-This is exactly how you get over a team for a match like this. The babyfaces sell just enough to get a little bit of sympathy and give the heels credibility for when they (the faces) beat them, but dominate the majority of the bout so that people who buy the Pay-Per-View know that they’re going to see two good teams wrestle in this top match.
-That all being said, you can tell this type of match is better for TV purposes than for the live crowd, since they had to pipe in absurd-sounding canned heat.
-The good guys win with a cool combo of moves, where Pillman dropkicks Equalizer, Sting gives him the Stinger Splash, then shoves him right into a Dustin bulldog.
-Good match that served its purpose of making me want to see this team at Superbrawl.

Gene Okerlund is backstage, trying to confront Col. Rob Parker while he’s attempting to leave the building. Parker gets sent back inside the building by the Boss. You see, the Boss is a cop, and cops make you abide by the law, or something.

-Bobby, in his first night on the show, immediately gives the WWF lawsuit bait when, while speaking about the last segment, he says, “The Big Bo…that big goof”.
-Steel was a bad wrestler, but at least he was creative. He ripped some tinsel off of the entrance, so he jazzercised with it on the ropes.

-If Bob Cook’s son, who I know reads wrestling websites, ever reads this: I’d LOVE to interview your dad for “Mike & Tom Present…”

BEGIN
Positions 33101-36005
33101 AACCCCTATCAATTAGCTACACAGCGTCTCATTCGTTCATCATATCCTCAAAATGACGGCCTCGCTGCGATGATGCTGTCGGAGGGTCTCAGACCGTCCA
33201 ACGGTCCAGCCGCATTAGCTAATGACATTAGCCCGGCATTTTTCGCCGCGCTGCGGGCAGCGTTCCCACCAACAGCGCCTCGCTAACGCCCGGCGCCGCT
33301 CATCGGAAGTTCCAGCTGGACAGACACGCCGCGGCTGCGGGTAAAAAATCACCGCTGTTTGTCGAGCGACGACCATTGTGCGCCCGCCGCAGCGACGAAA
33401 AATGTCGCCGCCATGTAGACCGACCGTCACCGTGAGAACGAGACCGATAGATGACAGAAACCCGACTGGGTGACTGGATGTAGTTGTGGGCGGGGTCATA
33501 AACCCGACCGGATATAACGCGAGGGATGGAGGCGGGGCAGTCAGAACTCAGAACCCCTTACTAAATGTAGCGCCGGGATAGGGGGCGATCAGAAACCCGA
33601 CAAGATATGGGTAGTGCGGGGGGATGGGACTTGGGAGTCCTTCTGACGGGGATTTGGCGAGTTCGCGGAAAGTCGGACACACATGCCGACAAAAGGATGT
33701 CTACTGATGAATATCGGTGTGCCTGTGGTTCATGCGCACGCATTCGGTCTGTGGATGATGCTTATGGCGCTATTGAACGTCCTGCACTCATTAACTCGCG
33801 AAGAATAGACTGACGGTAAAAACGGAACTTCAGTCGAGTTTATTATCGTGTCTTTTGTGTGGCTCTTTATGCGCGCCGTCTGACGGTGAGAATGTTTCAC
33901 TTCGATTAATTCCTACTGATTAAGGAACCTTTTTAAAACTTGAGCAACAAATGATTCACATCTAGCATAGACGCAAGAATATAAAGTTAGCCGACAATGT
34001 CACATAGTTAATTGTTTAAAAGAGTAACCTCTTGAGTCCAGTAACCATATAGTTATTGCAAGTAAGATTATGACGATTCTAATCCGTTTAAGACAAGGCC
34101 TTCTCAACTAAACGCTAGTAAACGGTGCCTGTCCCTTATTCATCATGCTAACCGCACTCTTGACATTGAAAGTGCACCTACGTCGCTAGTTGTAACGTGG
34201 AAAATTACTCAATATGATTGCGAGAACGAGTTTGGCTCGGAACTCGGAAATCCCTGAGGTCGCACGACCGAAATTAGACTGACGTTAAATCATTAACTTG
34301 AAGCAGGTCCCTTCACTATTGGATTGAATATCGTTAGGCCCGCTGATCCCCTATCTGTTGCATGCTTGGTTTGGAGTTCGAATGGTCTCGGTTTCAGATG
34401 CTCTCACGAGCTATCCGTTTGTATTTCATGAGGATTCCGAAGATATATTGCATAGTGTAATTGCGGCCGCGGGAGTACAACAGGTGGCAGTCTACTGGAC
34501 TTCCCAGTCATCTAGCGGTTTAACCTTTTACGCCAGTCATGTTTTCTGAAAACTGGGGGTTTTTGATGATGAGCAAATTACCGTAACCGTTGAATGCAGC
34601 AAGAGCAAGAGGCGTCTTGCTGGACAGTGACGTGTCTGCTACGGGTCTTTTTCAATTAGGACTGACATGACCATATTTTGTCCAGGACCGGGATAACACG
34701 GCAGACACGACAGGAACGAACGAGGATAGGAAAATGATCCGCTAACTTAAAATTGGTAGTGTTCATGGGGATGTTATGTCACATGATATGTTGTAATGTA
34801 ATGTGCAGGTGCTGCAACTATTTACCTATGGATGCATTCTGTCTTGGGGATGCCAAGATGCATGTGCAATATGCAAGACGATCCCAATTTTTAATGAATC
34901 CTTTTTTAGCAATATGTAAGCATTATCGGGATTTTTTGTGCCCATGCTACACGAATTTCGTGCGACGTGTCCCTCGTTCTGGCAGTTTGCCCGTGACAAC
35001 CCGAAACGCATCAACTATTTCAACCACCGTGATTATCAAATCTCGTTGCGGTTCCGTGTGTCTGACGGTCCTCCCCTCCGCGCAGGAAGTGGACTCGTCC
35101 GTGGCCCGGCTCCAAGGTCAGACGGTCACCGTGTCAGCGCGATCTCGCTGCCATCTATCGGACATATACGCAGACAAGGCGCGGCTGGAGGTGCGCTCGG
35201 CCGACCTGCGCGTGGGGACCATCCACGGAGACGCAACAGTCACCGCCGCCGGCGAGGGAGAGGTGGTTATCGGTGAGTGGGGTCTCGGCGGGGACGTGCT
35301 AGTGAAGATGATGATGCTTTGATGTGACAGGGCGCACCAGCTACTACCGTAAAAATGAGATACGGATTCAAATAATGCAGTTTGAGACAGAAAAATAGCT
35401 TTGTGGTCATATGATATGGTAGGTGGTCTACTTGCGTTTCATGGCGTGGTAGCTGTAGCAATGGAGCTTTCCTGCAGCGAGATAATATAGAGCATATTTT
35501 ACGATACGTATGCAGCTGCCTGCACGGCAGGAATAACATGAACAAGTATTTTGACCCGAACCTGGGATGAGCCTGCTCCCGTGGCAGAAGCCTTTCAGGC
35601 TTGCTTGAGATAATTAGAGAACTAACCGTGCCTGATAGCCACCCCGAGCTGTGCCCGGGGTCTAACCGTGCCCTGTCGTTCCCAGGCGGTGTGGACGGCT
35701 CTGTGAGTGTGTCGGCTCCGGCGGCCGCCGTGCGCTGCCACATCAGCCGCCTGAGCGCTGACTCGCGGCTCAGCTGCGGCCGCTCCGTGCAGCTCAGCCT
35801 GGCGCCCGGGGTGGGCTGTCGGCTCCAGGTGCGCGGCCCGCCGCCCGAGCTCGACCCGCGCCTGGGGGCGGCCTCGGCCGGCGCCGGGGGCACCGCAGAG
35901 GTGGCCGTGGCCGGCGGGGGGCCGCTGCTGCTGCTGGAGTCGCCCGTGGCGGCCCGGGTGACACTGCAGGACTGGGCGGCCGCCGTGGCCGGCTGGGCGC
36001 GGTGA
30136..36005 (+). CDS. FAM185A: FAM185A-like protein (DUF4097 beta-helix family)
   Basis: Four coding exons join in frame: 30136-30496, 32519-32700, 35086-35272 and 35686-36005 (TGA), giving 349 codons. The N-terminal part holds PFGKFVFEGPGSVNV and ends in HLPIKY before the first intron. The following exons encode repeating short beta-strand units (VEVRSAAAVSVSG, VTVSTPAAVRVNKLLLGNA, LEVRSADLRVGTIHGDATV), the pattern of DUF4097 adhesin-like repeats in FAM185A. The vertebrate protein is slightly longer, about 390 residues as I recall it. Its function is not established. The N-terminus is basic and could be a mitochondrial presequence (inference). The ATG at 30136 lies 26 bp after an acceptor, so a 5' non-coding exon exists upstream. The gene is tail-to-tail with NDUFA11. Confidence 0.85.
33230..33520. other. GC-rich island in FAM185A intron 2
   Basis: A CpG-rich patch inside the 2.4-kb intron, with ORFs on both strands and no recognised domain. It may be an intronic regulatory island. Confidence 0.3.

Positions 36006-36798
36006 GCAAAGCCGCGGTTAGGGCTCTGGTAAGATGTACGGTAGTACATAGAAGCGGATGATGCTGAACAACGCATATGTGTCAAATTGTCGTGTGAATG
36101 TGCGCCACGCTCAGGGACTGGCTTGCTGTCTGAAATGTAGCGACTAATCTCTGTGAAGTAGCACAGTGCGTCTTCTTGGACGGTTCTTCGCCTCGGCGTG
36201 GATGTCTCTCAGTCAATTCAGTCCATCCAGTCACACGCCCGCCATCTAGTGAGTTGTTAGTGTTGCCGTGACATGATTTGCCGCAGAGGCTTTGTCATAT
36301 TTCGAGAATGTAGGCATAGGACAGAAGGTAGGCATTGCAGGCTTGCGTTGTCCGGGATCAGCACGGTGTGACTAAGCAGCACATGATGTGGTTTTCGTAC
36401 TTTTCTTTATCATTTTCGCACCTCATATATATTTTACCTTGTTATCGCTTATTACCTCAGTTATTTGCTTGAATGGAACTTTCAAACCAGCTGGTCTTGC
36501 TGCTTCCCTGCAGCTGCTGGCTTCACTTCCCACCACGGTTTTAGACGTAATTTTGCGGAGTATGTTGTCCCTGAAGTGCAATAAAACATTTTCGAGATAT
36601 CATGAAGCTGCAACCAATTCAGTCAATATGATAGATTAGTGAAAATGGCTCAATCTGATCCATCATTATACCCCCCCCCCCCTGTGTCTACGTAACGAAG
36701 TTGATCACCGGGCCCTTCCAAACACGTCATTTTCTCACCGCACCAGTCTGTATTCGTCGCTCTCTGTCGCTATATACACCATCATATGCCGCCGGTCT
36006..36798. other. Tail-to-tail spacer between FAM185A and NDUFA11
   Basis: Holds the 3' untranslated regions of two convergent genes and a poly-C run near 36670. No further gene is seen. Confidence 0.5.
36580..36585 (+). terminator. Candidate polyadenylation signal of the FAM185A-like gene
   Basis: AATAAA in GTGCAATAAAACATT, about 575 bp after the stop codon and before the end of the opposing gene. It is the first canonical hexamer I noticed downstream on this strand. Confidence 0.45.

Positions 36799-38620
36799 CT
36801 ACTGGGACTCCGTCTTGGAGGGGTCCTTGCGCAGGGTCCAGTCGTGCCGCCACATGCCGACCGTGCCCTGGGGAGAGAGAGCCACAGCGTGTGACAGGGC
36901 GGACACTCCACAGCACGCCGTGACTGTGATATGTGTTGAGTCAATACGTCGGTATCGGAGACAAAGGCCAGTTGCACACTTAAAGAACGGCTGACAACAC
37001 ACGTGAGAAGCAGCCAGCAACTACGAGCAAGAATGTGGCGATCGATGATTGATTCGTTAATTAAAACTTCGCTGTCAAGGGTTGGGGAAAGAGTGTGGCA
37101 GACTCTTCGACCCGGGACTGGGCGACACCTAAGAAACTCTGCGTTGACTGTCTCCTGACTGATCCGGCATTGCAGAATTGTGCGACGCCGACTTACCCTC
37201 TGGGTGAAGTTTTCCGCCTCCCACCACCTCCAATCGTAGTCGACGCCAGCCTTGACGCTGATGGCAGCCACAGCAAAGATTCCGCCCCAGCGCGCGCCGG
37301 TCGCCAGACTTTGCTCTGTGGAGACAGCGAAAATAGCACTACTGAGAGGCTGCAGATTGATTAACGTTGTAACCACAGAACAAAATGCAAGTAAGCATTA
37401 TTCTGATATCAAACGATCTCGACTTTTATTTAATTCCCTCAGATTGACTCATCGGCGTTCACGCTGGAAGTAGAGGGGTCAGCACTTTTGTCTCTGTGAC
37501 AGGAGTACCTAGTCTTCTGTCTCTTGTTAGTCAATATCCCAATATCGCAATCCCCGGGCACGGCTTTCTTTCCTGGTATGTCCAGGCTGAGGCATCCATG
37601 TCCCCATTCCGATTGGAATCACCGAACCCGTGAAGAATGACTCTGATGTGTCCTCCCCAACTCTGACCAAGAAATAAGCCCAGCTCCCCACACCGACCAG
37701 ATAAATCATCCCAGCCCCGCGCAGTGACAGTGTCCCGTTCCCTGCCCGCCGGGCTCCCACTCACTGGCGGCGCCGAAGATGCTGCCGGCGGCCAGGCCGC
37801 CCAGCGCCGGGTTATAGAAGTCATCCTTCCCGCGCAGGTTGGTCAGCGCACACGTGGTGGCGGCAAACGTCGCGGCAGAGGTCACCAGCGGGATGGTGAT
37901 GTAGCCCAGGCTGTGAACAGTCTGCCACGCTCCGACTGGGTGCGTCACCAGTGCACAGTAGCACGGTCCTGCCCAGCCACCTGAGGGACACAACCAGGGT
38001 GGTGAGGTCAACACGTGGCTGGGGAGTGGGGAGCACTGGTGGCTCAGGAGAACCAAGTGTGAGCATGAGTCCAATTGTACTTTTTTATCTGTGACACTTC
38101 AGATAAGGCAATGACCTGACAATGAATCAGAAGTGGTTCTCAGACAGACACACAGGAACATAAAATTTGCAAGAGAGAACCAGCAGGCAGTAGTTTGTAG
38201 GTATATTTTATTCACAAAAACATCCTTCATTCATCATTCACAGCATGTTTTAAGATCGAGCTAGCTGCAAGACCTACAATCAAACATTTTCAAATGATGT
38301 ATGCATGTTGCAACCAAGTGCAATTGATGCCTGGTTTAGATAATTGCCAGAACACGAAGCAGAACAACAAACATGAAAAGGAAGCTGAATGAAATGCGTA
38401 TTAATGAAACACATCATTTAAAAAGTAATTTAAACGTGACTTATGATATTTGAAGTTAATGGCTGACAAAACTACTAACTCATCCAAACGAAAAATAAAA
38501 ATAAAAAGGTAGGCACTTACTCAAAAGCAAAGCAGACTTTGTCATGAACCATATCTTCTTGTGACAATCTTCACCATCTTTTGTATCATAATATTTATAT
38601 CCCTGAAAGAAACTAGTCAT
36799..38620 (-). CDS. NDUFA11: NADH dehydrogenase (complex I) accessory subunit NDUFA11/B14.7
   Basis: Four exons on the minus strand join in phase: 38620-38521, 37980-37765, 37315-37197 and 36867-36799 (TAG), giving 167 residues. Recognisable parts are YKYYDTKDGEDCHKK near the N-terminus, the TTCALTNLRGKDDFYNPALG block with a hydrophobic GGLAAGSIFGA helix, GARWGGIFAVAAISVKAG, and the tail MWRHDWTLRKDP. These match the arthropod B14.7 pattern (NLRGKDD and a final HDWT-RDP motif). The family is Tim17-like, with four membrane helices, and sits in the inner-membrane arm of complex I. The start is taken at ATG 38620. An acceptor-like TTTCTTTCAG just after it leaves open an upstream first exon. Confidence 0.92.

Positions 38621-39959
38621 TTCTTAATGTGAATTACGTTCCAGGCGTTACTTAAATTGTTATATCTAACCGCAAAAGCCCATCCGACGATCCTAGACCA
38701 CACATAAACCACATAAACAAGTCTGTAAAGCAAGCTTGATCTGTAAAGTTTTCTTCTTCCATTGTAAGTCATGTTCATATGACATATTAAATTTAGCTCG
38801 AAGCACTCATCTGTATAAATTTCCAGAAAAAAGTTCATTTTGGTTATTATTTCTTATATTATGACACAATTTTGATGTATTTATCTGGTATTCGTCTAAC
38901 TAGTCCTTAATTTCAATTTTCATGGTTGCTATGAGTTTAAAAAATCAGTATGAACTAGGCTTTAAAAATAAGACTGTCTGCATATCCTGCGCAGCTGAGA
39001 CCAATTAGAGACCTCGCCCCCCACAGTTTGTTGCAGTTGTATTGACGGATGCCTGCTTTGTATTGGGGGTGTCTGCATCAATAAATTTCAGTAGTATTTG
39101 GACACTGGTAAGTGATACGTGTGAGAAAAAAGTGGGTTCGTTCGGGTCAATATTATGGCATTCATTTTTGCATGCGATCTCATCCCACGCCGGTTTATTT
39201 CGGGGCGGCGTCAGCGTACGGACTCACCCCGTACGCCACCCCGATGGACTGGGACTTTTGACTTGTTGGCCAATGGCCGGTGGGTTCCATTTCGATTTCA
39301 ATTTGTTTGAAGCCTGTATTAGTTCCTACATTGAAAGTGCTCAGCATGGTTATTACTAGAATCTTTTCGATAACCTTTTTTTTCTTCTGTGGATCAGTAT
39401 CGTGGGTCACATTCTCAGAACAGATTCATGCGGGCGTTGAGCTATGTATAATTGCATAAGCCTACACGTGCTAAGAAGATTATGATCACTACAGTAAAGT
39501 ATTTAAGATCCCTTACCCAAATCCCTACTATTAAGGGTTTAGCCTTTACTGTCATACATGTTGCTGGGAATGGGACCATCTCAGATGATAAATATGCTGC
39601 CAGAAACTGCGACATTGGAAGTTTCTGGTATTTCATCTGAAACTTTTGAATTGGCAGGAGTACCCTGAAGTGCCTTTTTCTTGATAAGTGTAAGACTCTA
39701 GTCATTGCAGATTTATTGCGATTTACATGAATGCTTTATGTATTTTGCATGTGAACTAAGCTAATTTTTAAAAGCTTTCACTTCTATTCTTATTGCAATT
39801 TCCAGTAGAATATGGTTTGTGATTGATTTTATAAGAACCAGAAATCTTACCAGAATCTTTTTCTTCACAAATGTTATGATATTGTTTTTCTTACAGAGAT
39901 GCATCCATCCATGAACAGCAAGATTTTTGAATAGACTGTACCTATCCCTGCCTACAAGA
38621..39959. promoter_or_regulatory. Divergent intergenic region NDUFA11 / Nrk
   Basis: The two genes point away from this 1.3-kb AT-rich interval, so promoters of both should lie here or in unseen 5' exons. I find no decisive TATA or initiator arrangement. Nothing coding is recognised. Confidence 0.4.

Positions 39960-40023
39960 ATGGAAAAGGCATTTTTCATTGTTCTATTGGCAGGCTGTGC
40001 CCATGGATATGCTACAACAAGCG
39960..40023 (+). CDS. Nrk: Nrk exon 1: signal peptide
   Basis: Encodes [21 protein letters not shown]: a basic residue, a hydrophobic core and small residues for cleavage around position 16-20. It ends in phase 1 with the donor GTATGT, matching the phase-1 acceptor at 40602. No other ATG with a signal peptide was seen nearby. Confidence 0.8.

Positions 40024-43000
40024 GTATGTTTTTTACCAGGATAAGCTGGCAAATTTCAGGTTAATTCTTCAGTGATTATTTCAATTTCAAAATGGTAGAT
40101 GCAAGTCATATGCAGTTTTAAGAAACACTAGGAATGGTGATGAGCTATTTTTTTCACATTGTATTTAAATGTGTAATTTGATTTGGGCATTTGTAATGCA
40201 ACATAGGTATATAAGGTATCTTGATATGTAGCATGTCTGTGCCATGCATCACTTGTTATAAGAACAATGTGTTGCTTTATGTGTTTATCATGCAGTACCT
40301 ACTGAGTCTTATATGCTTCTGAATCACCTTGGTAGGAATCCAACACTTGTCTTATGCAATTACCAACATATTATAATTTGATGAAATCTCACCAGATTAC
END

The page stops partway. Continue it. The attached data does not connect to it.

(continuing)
-Steel wins in seconds, like last week, with the Steel Trap (Thesz Press pin).

Gene Okerlund’s in the crowd, looking VERY amused with himself over big HOTLINE RUMORS…

After the commercial break, Gene is in the ring with Brian Pillman and his chicken suit. Col. Parker comes out to tease putting on the suit…but from behind, Tex Slashenger, Shanghai Pierce and Steve Austin jump Pillman. The locker room practically clears upon this grave chicken suit misjustice to make sure Col. Parker is left by his lonesome…

I hate to sound like certain people who cream over old wrestling because of people acting silly and getting great heat for it, but Col. Parker was AMAZING in this segment. It was absolutely like watching a human cartoon getting dressed. The best part? The SUIT DIDN’T FIT!

They finish it hot, as Pillman makes Parker dance the Funky Chicken. This segment was everything right with silly pro wrestling antics.

They preview next week’s show, which looks AWESOME, with Arn Anderson’s return, Terry Taylor versus Steve Austin, and Lord Steven Regal versus Sting.

-How depressing must it have been for Bobby Eaton to have to come out to the Midnight Express music, having to remember back to a time where he was in a good spot?
-It’s SO weird to hear the commentators say “World Wrestling Federation” (Heenan hyped his WCW Hotline segment by saying that he was going to reveal why he left the World Wrestling Federation).
-Of course, no one brought up Eaton & Boss’ past (Boss, as Big Bubba, was the Midnight Express’ bodyguard before his WWF run).
-WEIRD edit, as Bobby Eaton sent Boss into the corner, they cut to this shot:

…then Boss and Eaton are on the floor fighting.-Boss works a hammerlock pretty impressively, first by straight-up punching Eaton’s elbow joint, then wrapping Eaton’s arm around one knee so he could drop the other knee on the arm repeatedly.-Boss wins with the Bossman Slam. Pretty decent match where, amidst a little bit of weirdness based around the edit, there were some GREAT punches thrown and some shockingly good mat wrestling shown by Boss.